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EPCOR asks Albertans to watch what they flush as disinfectant wipe use soars

Officials are asking Albertans not to flush cleaning products or toilet paper alternatives down the toilet. .
Officials are asking Albertans not to flush cleaning products or toilet paper alternatives down the toilet. . Allison Bench / Global News

EPCOR is issuing a warning — ahead of any issues — in hopes that Albertans will roll with the COVID-19 situation and stick to flushing toilet paper only.

“We know that people are using more flushable wipes, more cleaning wipes, and paper towel at this time,” said EPCOR spokesperson Kelly Struski.

“We do want to remind them that all of those items should not be going into the drainage system.”

READ MORE: Coronavirus can last on surfaces for days — experts say cleaning is key

The warning comes following some strange situations around the world, as toilet paper remains in high demand — despite direct orders from officials not to hoard or stockpile. 

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In Redding, Calif., last week, the city’s sewer system backed up and officials found shredded t-shirts clogging the pipes. Officials in that city said that if residents were using alternative or creative products to wipe, they should bag them instead of flush.

READ MORE: Californians using — and flushing — T-shirts instead of toilet paper, causing sewage backup amid coronavirus spread

New coronavirus has people panic-buying
New coronavirus has people panic-buying

While EPCOR said it hasn’t experienced any issues with its drainage system at this time, it is warning people to be careful to prevent a similar situation.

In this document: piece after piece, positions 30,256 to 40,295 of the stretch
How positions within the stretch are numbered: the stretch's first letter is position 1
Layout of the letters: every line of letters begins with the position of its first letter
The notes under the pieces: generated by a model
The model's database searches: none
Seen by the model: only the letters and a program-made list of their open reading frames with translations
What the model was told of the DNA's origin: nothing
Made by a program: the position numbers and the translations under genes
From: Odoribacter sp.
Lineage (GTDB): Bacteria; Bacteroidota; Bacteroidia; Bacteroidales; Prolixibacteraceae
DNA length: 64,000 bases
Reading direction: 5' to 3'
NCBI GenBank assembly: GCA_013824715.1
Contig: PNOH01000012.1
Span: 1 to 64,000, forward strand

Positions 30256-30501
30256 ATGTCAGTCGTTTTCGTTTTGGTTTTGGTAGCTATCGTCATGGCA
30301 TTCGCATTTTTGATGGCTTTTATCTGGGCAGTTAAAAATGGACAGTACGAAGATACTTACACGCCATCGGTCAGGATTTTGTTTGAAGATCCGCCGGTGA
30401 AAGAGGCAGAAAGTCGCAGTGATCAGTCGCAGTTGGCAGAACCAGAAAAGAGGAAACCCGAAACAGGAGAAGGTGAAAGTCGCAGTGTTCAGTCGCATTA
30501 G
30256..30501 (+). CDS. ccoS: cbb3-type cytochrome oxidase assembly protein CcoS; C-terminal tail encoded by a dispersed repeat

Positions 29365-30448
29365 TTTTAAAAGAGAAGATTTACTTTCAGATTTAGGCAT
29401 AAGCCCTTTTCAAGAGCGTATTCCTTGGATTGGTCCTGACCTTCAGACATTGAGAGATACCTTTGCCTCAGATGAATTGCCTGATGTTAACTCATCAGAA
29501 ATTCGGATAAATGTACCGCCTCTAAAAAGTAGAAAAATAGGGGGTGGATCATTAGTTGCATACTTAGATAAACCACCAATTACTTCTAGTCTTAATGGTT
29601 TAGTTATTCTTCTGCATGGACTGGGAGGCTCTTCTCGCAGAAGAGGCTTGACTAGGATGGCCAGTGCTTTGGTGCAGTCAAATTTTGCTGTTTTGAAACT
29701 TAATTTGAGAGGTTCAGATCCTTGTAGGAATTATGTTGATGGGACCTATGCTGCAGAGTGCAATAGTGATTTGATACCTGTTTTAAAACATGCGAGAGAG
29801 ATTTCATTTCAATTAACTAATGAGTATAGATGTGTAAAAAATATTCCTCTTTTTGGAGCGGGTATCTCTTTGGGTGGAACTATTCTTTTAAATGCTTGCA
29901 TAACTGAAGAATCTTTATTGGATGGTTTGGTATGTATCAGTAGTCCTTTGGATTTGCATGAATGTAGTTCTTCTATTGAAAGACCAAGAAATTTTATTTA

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“Only toilet paper should be flushed down the toilet —any of those other materials, if they are flushed, do increase the chance of blockages in sewer pipes and sewer backups,”  Struski said.

“It’s always good advice to follow, it’s just particularly important at this time.”

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READ MORE: COMMENTARY: Market forces can help discourage coronavirus panic buying and replenish store shelves

Struski added that EPCOR is working to transition its employees to working from home — with 1,900 of its 3,600 workers in Edmonton making the switch last week.

There are still employees working on essential maintenance and repairs to ensure water and electricity continues to work, but even with more and more Edmontonians working at home, there hasn’t been much of a noticeable increase in residential use yet, said Struski.

“As time goes on we will see an increase in residential water use, it’s just a bit too early to see that pattern right now,” she said.

EPCOR operates municipal water and wastewater treatment centres in Edmonton and other Alberta communities, and provides the electricity service in Edmonton.